The “infodemic” of misinformation about coronavirus has made it difficult to distinguish accurate information from false and misleading advice. The major technology companies have responded to this challenge by taking the unprecedented move of working together to combat misinformation about COVID-19.
Part of this initiative involves promoting content from government healthcare agencies and other authoritative sources, and introducing measures to identify and remove content that could cause harm. For example, Twitter has broadened its definition of harm to address content that contradicts guidance from authoritative sources of public health information.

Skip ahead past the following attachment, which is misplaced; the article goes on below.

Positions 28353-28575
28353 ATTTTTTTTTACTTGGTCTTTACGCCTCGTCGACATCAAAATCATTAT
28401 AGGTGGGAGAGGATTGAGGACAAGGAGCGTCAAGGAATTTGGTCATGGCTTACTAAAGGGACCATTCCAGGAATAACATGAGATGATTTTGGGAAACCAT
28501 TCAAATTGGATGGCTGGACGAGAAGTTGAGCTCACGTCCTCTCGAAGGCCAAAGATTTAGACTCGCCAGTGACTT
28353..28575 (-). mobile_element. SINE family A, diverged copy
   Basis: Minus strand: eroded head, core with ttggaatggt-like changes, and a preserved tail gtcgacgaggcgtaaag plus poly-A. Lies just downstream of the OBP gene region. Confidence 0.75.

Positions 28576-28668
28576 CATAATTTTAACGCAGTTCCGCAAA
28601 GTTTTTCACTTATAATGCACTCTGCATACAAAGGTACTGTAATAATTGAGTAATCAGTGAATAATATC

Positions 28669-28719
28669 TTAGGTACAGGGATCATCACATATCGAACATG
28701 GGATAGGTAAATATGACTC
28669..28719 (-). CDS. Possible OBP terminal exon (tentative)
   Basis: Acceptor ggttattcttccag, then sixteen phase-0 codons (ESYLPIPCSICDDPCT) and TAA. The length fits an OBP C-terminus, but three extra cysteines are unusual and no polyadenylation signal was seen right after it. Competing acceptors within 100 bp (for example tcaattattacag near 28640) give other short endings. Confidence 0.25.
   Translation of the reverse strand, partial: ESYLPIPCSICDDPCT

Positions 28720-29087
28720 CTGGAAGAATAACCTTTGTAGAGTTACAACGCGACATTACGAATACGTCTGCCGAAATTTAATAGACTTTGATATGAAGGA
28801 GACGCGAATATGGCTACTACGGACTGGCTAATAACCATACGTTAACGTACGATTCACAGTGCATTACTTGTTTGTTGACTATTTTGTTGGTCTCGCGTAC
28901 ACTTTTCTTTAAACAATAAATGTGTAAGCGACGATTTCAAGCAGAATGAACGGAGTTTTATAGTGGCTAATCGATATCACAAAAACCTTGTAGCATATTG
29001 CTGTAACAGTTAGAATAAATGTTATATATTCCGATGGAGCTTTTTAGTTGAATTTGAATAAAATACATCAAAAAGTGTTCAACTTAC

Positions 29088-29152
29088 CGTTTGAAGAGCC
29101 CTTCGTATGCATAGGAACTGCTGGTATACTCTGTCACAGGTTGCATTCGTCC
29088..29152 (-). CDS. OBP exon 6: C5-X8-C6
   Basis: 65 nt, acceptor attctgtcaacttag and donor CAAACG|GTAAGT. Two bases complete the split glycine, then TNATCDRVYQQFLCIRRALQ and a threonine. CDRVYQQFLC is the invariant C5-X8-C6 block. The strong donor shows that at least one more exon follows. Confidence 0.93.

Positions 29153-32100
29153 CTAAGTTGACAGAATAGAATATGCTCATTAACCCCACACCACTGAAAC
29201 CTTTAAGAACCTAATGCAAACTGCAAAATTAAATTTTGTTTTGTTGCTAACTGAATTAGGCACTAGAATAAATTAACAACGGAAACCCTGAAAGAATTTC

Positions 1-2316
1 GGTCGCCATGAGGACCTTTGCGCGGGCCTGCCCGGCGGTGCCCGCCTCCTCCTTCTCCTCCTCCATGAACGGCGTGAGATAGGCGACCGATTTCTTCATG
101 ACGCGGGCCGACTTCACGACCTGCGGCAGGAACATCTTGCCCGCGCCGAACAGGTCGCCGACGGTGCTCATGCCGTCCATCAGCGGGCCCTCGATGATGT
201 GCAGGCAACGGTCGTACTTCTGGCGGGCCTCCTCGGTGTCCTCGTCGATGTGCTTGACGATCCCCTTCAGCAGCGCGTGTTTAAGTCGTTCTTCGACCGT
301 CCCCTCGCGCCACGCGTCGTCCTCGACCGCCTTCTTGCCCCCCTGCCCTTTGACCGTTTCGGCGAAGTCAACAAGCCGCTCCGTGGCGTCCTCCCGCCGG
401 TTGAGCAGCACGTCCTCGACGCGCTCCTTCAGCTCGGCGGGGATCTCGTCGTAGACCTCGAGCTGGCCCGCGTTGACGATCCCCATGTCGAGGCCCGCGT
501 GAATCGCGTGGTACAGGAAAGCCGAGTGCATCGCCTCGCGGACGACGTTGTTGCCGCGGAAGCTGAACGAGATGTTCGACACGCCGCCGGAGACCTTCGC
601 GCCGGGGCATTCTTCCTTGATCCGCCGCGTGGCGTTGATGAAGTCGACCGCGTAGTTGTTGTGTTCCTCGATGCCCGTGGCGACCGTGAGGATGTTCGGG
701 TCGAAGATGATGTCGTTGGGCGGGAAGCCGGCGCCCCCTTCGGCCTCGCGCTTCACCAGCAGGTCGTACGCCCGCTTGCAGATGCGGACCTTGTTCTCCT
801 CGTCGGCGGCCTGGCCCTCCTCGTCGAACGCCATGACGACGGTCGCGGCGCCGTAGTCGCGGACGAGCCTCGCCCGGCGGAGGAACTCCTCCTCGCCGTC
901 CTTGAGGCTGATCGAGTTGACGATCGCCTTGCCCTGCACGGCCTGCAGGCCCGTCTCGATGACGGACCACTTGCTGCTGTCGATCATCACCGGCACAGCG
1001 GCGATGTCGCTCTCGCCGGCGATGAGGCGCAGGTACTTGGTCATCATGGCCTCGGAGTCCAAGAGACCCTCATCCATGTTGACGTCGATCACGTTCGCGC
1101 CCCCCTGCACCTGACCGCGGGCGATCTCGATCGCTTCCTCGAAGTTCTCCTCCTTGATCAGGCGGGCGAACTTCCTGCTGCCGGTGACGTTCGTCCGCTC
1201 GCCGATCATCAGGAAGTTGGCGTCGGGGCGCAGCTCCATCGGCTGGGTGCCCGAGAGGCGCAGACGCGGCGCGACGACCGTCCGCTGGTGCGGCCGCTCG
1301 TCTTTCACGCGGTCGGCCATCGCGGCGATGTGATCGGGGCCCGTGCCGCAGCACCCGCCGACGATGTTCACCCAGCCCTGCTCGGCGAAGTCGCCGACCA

Facebook has hired extra fact-checking services to remove misinformation that could lead to imminent physical harm. YouTube has published a COVID-19 Medical Misinformation Policy that disallows “content about COVID-19 that poses a serious risk of egregious harm”.
The problem with this approach is that there is no common understanding of what constitutes harm. The different ways these companies define harm can produce very different results, which undermines public trust in the capacity for tech firms to moderate health information. As we argue in a recent research paper, to address this problem these companies need to be more consistent in how they define harm and more transparent in how they respond to it.